Tanzanian Parish Raises Funds for BCC

IMG_5479By Barb Carman

| It was a hot morning, as usual, but no rain. The location was in one of the poorest parishes associated with the Evangelical Lutheran Church of Tanzania – Northern Diocese. Though the ground was muddy, it didn’t stop the few volunteers who were rushing around putting final touches to the tables, seating, and decorations for the events that were about to start. It was 8:15 a.m. and the adults and children were starting to arrive. The events had been planned by leaders in the local parish and coordinated with the staff from BCC. They were apprehensive only because they had never attempted a major fund raiser, and knew that a lot was riding on the outcome of the day.  They were ready for a long day.  Congregations throughout Tanzania see Sunday as a full day for reunion, visiting between families and friends, worship and sharing food.

This Sunday was different because the Pasua congregation had high expectations and goals for the day. The committees for each portion of the day had planned and organized an event that far surpassed the challenges of a wedding or other celebration.  Right up to the day of the event, they were also apprehensive and very nervous.

Their goal was, to the extent possible, to educate their congregation about the BCC center on the church property which is partially housed under a large tent. The leaders of the congregation have always been proud that they host the center, but realize the facility is inadequate, especially during the rainy season. Last year, they formed a committee to take on the challenge of building a proper BCC classroom on the grounds where three pre-school classrooms and a Montessori kindergarten classroom exist.

There was the feeling of nervous excitement and anticipation as 8:30 a.m. passed and people were steadily arriving, mostly on foot, and the day was starting to take shape. The event began with a small breakfast with the Bishop, church leaders, BCC children and their families and staff, as well as guests from Poland. About 200 people spontaneously gathered at the classroom that has been under construction since January. The Bishop, in full vestments, led everyone to the corner of the building to unveil the cornerstone, bless the building, and pray for its successful completion.

With the ceremony completed, the Bishop led people back to the church. There were many greetings and welcomes, and a sermon by the guest pastor from Poland was delivered. By then, the church was full and many people were standing outside listening on a loud speaker. There was a guest choir that performed outstanding singing and dancing.  There were also many guests in attendance who were from the neighborhood and represented other faiths.

Then, the pastor of the Pasua Church outlined the goals of the day. He clearly explained the goals of BCC, why the church was proud to be a part of a new movement in Moshi to find new ways to support children with disabilities, address their health care needs, advocate for their inclusion in the public schools, find creative ways to improve the economic conditions of BCC families,

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and affect societal attitudes towards children with disabilities. He was very direct when he informed the congregation and guests about the central purpose for the day. It was, simply, to raise money to finish the classroom after the church received a small grant from the U.S. to initiate the project. He was apprehensive.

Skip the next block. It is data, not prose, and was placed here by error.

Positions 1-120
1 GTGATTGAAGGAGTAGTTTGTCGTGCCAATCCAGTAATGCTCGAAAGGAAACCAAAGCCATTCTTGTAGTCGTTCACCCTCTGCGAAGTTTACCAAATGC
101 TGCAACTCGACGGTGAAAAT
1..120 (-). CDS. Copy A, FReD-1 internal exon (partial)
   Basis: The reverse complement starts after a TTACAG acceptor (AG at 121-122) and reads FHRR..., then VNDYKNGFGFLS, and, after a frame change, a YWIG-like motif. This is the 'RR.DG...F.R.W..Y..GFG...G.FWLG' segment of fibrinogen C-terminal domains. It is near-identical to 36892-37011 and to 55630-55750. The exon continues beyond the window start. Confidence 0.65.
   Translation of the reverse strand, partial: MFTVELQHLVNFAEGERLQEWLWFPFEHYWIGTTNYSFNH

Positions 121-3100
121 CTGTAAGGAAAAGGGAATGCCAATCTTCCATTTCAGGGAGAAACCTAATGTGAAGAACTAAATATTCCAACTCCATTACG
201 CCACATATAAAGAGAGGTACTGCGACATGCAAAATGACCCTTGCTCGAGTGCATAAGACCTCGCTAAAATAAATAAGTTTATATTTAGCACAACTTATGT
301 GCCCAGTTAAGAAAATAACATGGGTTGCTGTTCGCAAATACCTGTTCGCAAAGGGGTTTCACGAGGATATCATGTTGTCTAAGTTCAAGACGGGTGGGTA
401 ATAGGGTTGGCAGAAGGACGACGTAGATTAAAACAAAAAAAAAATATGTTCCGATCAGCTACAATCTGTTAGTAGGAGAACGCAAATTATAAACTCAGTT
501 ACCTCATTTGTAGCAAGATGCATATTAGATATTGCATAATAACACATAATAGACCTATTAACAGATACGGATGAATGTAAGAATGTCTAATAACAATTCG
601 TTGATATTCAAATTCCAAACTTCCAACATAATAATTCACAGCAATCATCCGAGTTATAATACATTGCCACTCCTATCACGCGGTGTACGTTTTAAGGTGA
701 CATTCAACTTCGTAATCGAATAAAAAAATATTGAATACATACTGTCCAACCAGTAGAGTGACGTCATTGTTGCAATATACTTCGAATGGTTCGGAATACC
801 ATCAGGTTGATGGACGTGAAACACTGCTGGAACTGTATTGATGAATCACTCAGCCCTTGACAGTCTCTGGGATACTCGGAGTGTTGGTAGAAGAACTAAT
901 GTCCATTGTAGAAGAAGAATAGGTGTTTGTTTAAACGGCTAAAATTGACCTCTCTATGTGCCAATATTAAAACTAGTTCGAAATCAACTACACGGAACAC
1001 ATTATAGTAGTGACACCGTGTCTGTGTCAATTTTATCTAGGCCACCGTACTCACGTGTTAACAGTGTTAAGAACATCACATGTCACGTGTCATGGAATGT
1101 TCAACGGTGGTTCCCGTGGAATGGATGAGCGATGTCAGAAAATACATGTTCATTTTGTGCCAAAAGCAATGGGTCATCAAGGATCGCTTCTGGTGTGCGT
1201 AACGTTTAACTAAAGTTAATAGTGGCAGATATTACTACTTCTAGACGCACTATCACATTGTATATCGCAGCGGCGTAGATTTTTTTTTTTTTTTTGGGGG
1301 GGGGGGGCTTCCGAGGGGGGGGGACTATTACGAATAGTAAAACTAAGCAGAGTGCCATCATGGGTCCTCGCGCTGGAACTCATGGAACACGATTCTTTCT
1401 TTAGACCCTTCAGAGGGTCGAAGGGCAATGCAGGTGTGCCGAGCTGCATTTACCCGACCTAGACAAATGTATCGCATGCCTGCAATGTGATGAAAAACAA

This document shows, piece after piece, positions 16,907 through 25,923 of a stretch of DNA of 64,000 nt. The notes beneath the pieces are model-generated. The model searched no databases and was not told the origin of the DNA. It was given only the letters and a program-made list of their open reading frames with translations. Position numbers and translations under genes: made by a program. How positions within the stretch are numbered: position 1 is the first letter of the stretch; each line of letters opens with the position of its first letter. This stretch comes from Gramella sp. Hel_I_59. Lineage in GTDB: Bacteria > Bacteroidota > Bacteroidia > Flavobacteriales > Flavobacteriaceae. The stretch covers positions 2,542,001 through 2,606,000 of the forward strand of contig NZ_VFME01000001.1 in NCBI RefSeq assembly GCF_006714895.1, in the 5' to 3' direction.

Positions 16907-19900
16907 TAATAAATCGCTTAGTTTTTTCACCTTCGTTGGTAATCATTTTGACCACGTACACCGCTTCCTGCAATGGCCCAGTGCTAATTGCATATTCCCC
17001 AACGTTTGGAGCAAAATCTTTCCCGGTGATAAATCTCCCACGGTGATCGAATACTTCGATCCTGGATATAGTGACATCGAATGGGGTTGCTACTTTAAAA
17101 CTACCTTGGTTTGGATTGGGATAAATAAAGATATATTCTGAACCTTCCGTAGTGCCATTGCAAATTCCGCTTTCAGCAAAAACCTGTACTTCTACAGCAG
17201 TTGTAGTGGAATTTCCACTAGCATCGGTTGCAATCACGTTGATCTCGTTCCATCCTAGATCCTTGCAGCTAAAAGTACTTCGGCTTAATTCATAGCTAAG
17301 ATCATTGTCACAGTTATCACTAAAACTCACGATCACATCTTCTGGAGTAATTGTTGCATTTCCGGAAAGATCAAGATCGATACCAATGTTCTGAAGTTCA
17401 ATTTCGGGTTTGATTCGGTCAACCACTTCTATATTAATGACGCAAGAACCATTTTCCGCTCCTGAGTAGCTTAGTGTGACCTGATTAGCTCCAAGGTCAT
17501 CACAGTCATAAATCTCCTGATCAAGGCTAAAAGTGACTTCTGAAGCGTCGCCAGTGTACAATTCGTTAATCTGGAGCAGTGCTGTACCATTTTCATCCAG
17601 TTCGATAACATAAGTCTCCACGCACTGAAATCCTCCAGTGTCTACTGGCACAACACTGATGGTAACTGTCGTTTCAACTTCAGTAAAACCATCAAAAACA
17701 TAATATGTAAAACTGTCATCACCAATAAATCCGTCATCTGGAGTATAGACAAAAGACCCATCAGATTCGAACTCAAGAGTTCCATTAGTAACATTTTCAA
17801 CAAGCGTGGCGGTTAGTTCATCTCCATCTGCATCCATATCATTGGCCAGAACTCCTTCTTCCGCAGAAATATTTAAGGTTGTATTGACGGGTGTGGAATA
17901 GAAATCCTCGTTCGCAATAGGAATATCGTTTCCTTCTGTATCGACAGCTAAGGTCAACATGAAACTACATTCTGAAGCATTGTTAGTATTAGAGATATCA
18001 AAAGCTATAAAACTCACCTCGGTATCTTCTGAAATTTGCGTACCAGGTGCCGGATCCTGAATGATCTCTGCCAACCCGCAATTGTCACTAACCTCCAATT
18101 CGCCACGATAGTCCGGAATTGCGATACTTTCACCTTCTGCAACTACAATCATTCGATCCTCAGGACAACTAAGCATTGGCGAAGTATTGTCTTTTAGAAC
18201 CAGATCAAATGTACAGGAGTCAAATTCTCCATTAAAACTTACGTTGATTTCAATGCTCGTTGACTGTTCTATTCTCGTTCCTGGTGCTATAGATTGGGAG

He then introduced the Mayor of Moshi, an articulate man who stood hand in hand with one of the children and explained why he was there.  He presented a message about the need for unity among peoples from different walks of life in order to strengthen a community.  Being of the Islamic faith and speaking in a Christian church at the Sunday morning service touched the hearts of those present.  He was amazing and received a rousing ovation.

I was asked to speak briefly about the way the building was being built. I told them that each construction team member is related to one of the BCC children in some way.  The team formed a construction co-op and this is their first project. The co-op is lead by a foreman who supervises another “specialist” and five laborers of which two are older BCC participants with intellectual disabilities. The co-op, with no coaching, decided that the BCC participants would receive the same wages as the other laborers.

Deacon Kaaya, the Director of BCC, spoke next and did a great job tracing BCC’s history with Mosaic and laid out his vision for the future. He was also apprehensive.

The “master of ceremony” began the fund raiser portion of the day by asking members and guests to come forward to announce their names and make contributions. At first, only one or two came forward, but what ensued was a line that seemed to never stop. The Mayor was one of the first to get in line and made a substantial contribution. About 30 minutes into the fund raiser, you could tell that the Bishop, Pastor, committee members and BCC leaders were less apprehensive.

A little before 11:00 a.m. on the following Tuesday, I was informed at the debriefing meeting for the event that over $10,000 was raised, which was in addition to the $5,000 lead gift. Everyone looked relaxed. During the meeting, the committee was informed that another church wants to hire the BCC cooperative to build a new structure on their property. They prayed and gave thanks to God.

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